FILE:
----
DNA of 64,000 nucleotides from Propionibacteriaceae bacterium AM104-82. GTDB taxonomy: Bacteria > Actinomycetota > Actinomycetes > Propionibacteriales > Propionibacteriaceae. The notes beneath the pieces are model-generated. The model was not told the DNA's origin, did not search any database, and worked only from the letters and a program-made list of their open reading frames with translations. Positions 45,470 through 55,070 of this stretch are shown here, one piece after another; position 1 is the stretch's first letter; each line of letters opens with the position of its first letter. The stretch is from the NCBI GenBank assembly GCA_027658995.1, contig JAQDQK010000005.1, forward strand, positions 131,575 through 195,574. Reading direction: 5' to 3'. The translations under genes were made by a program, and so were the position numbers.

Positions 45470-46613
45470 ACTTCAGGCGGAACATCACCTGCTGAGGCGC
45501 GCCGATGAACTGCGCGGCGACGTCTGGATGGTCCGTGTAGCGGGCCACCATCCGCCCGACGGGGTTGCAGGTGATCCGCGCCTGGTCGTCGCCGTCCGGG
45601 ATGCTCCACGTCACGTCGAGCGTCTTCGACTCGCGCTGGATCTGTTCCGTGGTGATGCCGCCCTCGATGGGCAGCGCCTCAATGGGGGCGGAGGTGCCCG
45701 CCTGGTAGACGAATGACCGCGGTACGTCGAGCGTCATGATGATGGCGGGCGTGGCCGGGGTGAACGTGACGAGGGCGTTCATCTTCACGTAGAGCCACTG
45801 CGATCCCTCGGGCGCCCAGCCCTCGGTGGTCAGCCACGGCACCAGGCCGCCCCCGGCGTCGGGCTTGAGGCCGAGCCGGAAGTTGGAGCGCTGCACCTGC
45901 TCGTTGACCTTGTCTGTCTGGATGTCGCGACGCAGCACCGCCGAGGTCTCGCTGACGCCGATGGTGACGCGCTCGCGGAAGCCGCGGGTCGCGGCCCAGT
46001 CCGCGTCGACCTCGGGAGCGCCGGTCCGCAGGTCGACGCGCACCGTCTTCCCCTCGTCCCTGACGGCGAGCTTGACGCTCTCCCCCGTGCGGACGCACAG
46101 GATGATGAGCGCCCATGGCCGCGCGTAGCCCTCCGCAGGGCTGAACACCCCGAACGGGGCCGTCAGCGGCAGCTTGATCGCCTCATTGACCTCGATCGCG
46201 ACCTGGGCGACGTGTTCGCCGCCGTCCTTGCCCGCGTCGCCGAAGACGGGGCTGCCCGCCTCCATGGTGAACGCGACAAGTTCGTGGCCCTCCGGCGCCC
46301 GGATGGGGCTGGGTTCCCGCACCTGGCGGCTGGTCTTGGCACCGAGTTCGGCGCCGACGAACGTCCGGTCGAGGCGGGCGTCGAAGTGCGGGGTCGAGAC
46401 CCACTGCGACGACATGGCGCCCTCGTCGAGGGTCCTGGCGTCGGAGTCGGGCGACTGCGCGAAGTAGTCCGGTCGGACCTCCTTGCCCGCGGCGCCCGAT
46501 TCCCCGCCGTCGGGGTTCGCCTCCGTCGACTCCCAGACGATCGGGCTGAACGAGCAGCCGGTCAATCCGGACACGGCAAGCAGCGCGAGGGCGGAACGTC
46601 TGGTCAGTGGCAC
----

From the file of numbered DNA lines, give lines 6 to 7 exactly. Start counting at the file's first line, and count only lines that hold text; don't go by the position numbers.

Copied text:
45701 CCTGGTAGACGAATGACCGCGGTACGTCGAGCGTCATGATGATGGCGGGCGTGGCCGGGGTGAACGTGACGAGGGCGTTCATCTTCACGTAGAGCCACTG
45801 CGATCCCTCGGGCGCCCAGCCCTCGGTGGTCAGCCACGGCACCAGGCCGCCCCCGGCGTCGGGCTTGAGGCCGAGCCGGAAGTTGGAGCGCTGCACCTGC